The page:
Friday, April 14, 2017

Critical Thinking About the United Airlines Fiasco

By now everyone has heard the news and seen pictures of the doctor being dragged from the United Airlines flight from Chicago to Louisville.  The Internet and network news went crazy with cell-phone videos of the incident.  The company stock is dropping based partially on talk of a boycott in protest.  The CEO apologized, but it’s too late; the damage is done.  Now Americans are pouring out prayers and sympathy for the doctor, but is this really justified?  

It is clear that the company screwed up to such an extent that they deserve the public relations disaster they are experiencing.  There were clearly other solutions.  Four seats were needed on the plane for crewmembers who had to be in Louisville (and rested) in the morning for uninterrupted service the next day.  Since there were no more flights available that night, the company could have used the thousands of dollars offered in vouchers to pay for ground transportation for the five-hour drive either for the bumped passengers or the crew.  Otherwise, they could have announced that the plane was not moving until that passenger got off and let peer pressure take over.  Instead they called in the airport security goons.

But something is missing.  According to earlier stories, the airline offered vouchers and motel to volunteers but got none.  Then they resorted to a random drawing to choose passengers to give up their seats.  What of the other three passengers?  They were not dragged from the plane, only the doctor.  How was he treated before being forcibly removed and how did he react?  The airline characterized him as "disruptive and belligerent.”  That is an opinion, but in the videos he certainly didn’t appear to be cooperative.

The big question in the midst of this outpouring of sympathy and prayers is, what was the underlying message?  It was there.  If people were alert and thinking instead of emotionally reacting to only the video, they could see it very clearly.  The underlying message from the doctor, and he might as well have stood up and shouted it at the rest of the passengers, was “I am more important than you!”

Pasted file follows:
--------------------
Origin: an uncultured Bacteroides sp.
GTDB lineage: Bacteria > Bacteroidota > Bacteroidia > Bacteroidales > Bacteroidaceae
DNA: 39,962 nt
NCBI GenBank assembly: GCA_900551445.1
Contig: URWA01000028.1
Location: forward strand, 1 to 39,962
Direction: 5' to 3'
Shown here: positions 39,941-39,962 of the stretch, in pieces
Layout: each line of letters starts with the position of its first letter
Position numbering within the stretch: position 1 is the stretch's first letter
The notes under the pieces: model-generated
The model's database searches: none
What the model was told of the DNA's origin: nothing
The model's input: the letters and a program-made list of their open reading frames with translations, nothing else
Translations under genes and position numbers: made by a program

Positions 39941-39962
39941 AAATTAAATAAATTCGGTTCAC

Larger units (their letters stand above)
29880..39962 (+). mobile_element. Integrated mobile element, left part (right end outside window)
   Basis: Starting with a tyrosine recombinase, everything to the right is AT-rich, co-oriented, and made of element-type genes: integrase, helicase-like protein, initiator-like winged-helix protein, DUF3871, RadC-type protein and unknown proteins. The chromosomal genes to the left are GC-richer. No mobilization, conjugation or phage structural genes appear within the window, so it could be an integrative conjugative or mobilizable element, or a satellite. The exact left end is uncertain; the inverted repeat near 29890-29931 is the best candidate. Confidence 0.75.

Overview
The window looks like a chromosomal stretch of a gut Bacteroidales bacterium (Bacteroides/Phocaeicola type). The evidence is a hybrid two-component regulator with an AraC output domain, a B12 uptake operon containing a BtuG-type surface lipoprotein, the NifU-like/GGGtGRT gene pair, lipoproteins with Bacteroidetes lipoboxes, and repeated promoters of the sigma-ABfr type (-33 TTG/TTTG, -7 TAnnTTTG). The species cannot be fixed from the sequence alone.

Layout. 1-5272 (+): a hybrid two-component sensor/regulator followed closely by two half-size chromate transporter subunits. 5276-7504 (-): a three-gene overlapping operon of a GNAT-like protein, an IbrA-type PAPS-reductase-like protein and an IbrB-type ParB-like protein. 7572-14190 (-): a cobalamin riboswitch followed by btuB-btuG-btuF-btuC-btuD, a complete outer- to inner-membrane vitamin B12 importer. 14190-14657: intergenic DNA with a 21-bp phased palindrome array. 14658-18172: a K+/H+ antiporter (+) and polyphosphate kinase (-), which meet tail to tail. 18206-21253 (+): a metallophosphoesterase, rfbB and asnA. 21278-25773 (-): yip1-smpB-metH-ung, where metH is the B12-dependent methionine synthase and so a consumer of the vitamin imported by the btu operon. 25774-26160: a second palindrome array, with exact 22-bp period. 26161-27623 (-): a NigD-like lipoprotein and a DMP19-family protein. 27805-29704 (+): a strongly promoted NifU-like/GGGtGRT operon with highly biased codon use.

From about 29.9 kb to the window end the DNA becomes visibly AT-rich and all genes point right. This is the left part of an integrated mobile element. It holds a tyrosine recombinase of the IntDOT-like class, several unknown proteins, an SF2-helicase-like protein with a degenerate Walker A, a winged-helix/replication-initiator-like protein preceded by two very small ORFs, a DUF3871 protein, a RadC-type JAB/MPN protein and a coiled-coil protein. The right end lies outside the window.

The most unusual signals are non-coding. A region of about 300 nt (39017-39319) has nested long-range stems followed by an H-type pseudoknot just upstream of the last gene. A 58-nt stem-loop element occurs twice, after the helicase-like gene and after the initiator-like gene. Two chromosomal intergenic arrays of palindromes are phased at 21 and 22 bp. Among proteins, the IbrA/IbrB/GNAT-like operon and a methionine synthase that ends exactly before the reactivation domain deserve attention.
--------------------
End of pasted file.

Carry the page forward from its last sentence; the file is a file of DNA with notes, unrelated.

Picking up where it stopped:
That’s right.  Three other passengers, who are receiving no media attention, cooperated with the airline in the legal exercise of their authority based on the agreement on every ticket.  Federal rules dictate a carrier must first check whether anyone is willing to voluntarily give up their seat before then bumping flyers involuntarily if nobody comes forward.”  It’s the law.

So did the doctor react as the others did?  If someone else had been chosen, he would have sat back and enjoyed the flight with the message unspoken.  But when he was chosen, he reacted like a two-year-old who didn’t get his way.  He went limp, forcing security agents to drag him off.  He looked like a protester being removed from a picket line.  But remember what he was protesting – he was protesting his right, his firm belief, that he was better than everyone else on that flight.  If you had been on the flight, the implicit message figuratively being shouted in your face as he was dragged from the plane would have been, “I am more important than you, too!”

With that in mind, give him as much sympathy as you think he deserves, but don’t forget the message.  Also note that one interviewed passenger mentioned that she and her son “were sitting in the row directly behind…the doctor and his wife.”  Wait, yet another solution, if he had patients so desperately in need of attention the following morning, couldn’t he have turned to his wife and said, “Excuse me for imposing, Dear, but you know the situation.  Would you be so kind, and I promise to make it up to you.”  Given that information perhaps the patients were not the issue but merely a pretext for the real message, “I am more important than you.”

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